The Fire at Ross's Farm
The squatter saw his pastures wide
Decrease, as one by one
The farmers moving to the west
Selected on his run;
Selectors took the water up
And all the black soil round;
The best grass-land the squatter had
Was spoilt by Ross's Ground.
Now many schemes to shift old Ross
Had racked the squatter's brains,
But Sandy had the stubborn blood
Of Scotland in his veins;
He held the land and fenced it in,
He cleared and ploughed the soil,
And year by year a richer crop
Repaid him for his toil.
Between the homes for many years
The devil left his tracks:
The squatter pounded Ross's stock,
And Sandy pounded Black's.
A well upon the lower run
Was filled with earth and logs,
And Black laid baits about the farm
To poison Ross's dogs.
It was, indeed, a deadly feud
Of class and creed and race;
But, yet, there was a Romeo
And a Juliet in the case;
And more than once across the flats,
Beneath the Southern Cross,
Young Robert Black was seen to ride
With pretty Jenny Ross.
One Christmas time, when months of drought
Had parched the western creeks,
The bush-fires started in the north
And travelled south for weeks.
At night along the river-side
The scene was grand and strange --
The hill-fires looked like lighted streets
Of cities in the range.
The cattle-tracks between the trees
Were like long dusky aisles,
And on a sudden breeze the fire
Would sweep along for miles;
Like sounds of distant musketry
It crackled through the brakes,
And o'er the flat of silver grass
It hissed like angry snakes.
It leapt across the flowing streams
And raced o'er pastures broad;
It climbed the trees and lit the boughs
And through the scrubs it roared.
The bees fell stifled in the smoke
Or perished in their hives,
And with the stock the kangaroos
Went flying for their lives.
The sun had set on Christmas Eve,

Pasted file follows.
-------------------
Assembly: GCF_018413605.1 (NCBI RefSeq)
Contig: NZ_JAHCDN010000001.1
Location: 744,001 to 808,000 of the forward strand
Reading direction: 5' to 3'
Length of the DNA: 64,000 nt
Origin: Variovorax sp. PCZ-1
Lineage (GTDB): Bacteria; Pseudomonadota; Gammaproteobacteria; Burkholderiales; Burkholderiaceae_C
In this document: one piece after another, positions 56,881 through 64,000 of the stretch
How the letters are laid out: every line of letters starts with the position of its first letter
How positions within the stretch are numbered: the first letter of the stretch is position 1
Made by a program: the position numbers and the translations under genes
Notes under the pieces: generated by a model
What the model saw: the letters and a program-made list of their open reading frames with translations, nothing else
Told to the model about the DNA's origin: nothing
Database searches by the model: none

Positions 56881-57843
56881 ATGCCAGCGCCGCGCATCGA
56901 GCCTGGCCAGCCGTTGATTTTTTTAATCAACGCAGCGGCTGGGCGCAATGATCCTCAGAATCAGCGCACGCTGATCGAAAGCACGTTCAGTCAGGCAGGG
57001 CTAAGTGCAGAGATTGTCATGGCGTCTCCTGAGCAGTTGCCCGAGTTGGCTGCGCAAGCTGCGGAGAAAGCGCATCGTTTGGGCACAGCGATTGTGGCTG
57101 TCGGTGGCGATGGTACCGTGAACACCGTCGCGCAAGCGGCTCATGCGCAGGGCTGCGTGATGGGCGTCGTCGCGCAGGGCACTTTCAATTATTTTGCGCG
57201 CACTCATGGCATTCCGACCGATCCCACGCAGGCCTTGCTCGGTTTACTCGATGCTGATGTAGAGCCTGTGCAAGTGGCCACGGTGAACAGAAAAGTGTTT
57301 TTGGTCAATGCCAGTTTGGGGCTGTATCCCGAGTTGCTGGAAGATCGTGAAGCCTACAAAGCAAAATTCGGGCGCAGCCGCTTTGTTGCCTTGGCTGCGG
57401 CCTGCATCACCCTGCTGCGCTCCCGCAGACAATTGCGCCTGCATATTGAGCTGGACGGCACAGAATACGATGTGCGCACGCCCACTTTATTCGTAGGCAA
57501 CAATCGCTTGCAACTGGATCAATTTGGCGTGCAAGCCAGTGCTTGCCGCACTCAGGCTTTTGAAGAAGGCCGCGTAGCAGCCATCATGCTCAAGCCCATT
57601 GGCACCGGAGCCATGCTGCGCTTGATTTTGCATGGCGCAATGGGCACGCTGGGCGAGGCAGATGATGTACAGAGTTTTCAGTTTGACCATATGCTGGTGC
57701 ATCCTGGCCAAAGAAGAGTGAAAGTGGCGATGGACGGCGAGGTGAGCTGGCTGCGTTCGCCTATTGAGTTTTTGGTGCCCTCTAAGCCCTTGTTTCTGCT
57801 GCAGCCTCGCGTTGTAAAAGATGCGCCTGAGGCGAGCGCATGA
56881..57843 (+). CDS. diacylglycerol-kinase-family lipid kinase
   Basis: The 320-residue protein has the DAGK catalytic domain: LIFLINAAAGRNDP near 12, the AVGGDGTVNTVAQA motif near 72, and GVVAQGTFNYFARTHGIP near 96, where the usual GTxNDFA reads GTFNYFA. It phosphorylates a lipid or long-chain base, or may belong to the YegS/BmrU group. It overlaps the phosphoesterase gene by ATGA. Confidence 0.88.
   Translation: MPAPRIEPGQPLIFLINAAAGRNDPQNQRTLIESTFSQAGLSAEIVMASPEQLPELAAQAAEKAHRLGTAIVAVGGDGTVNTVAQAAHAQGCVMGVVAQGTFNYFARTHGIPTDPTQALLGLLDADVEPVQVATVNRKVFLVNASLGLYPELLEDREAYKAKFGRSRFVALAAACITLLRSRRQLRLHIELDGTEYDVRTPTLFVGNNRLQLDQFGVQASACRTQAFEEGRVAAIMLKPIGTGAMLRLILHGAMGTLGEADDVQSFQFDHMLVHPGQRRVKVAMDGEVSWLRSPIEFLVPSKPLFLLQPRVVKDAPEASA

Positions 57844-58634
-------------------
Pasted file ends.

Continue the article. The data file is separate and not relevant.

When, through the scrub-lands wide,
Young Robert Black came riding home
As only natives ride.
He galloped to the homestead door
And gave the first alarm:
"The fire is past the granite spur,
And close to Ross's farm."
"Now, father, send the men at once,
They won't be wanted here;
Poor Ross's wheat is all he has
To pull him through the year."
"Then let it burn," the squatter said;
"I'd like to see it done --
I'd bless the fire if it would clear
Selectors from the run.
"Go if you will," the squatter said,
"You shall not take the men --
Go out and join your precious friends,
And don't come here again."
"I won't come back," young Robert cried,
And, reckless in his ire,
He sharply turned his horse's head
And galloped towards the fire.
And there, for three long weary hours,
Half-blind with smoke and heat,
Old Ross and Robert fought the flames
That neared the ripened wheat.
The farmer's hand was nerved by fears
Of danger and of loss;
And Robert fought the stubborn foe
For the love of Jenny Ross.
But serpent-like the curves and lines
Slipped past them, and between,
Until they reached the bound'ry where
The old coach-road had been.
"The track is now our only hope,
There we must stand," cried Ross,
"For nought on earth can stop the fire
If once it gets across."
Then came a cruel gust of wind,
And, with a fiendish rush,
The flames leapt o'er the narrow path
And lit the fence of brush.
"The crop must burn!" the farmer cried,
"We cannot save it now,"
And down upon the blackened ground
He dashed the ragged bough.
But wildly, in a rush of hope,
His heart began to beat,
For o'er the crackling fire he heard
The sound of horses' feet.
"Here's help at last," young Robert cried,
And even as he spoke
The squatter with a dozen men
Came racing through the smoke.
Down on the ground the stockmen jumped
And bared each brawny arm,
They tore green branches from the trees
And fought for Ross's farm;
And when before the gallant band
The beaten flames gave way,
Two grimy hands in friendship joined --
And it was Christmas Day.
by Henry Lawson, 1891
You can read more of Australian Henry Lawson's poetry here at the BAR-D.
The Gate Cut
Mr. Avery said this morning we could all have Christmas off,
In fact, knock off at noon on Christmas Eve.
That tickled all the boys with families here in Silver City,
but there's no time for me to drive to Tennessee.
My family has gotten used to me not being 'round the tree
and I've not been to church in twenty years,
'Cept for Billy Meecham's wedding and to bury Grandpa Tom,
just the memory of it still brings me to tears.
So I feel a little distant from the whole religious thing